Data Collection Procedures

Both questionnaires were distributed to participants by the aquatic therapist at the Caswell Center. Participants were instructed to complete the survey at home and return it in one week. The survey contained a cover letter with an explanation of the research, as well as, a disclosure statement for the participants. This procedure resulted in a 52% response rate. Of the 25 surveys distributed, thirteen were completed correctly and returned within the allotted time frame.

Data Analysis

All survey results were analyzed using descriptive and non-parametric techniques. The raw data was analyzed using SPSS software to see if there were any statistically significant relationships between individuals’ perceptions of pain and participation in aquatic therapy. Participants’ responses to the open-ended questions were analyzed by looking for common themes in the information provided. This information was used to further support and to help interpret the quantitative information generated from the AIMS2 and Perceptions of Aquatic Therapy Questionnaire.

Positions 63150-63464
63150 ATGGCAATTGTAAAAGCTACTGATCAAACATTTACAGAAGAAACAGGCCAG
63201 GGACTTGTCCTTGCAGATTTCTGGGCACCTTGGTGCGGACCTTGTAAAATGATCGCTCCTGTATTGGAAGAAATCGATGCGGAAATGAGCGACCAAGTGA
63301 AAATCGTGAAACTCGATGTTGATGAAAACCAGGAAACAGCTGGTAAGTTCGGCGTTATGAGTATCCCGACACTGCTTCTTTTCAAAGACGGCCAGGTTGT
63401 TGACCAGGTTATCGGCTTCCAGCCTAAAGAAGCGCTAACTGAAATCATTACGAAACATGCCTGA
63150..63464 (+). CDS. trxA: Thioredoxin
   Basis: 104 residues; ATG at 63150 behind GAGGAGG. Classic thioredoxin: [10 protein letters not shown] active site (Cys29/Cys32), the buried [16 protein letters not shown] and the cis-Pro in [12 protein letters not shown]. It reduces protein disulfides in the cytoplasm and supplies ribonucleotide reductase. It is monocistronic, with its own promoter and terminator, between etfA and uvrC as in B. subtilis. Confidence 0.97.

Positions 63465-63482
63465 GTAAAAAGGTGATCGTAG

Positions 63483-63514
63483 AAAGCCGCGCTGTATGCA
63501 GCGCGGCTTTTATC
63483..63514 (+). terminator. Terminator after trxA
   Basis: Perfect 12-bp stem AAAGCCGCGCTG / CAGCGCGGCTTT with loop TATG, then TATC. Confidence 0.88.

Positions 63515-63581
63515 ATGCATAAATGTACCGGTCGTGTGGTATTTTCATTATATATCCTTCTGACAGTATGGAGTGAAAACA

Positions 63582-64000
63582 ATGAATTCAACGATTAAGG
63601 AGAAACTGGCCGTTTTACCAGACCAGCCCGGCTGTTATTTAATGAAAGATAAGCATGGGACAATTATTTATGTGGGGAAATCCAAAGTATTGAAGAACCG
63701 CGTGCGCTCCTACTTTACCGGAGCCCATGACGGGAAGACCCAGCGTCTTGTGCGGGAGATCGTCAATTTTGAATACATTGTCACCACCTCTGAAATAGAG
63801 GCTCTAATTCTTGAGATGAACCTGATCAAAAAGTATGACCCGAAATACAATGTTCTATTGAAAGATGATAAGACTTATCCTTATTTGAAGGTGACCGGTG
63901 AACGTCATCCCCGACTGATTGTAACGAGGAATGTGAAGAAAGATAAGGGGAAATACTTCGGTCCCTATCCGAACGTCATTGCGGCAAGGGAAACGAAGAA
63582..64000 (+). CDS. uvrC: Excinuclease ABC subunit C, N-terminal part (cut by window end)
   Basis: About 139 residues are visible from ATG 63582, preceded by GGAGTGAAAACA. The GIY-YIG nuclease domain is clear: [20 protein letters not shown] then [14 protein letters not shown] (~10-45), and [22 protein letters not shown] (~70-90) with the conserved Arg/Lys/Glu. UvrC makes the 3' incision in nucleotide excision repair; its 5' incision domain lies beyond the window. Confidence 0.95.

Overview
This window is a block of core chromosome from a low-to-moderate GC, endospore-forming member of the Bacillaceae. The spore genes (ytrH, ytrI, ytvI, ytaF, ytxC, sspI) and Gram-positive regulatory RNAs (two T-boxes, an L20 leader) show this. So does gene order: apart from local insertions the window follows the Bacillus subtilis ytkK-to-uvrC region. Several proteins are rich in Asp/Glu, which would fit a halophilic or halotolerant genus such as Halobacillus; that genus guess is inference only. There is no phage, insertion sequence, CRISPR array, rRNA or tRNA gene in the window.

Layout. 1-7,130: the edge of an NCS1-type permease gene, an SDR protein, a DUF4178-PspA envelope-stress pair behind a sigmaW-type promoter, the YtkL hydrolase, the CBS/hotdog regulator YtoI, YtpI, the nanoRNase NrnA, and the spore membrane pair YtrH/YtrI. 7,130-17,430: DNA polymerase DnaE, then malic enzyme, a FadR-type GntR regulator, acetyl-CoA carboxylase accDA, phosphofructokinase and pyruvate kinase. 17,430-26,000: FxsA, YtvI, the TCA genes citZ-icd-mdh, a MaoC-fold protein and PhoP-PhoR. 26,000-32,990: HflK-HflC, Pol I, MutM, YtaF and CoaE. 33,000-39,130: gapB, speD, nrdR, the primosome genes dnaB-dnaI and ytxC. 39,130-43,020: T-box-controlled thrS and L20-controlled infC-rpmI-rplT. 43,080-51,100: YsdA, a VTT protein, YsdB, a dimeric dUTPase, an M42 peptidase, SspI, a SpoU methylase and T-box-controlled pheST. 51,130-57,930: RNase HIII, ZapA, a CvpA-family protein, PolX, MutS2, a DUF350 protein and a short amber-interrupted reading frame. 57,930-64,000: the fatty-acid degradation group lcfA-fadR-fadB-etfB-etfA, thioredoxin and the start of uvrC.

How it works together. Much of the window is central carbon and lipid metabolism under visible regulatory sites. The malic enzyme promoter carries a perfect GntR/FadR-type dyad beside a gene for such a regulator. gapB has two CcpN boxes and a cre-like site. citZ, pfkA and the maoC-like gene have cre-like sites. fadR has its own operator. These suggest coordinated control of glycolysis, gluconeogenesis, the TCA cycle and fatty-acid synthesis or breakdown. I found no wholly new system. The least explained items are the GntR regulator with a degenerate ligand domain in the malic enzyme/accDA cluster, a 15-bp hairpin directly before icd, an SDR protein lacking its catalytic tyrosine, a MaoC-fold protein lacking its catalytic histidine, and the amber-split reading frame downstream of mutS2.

Statistical analysis of the data revealed one statistically significant relationship. A dependent t-test revealed that participants’ perceived level of arthritic pain after receiving aquatic therapy was significantly lower than their perceptions of arthritic pain prior to receiving aquatic therapy (t=10.19, df = 12, p=.000). The number of participants who reported having “No Pain”, “Mild Pain”, “Moderate Pain”, “Severe Pain”, and “Very Severe Pain” prior to and after receiving aquatic therapy is illustrated in Table 2.

Table 2
table 2
In addition to the questions associated with the AIMS2, participants were asked to respond to the following open-ended question, “In what ways has aquatic therapy affected your level of arthritic pain?” Analysis of the responses indicated that aquatic therapy has positively effected individuals’ perceptions of pain in four main areas: level of activity, severity of pain, level of mobility, and amount of stiffness in the joints.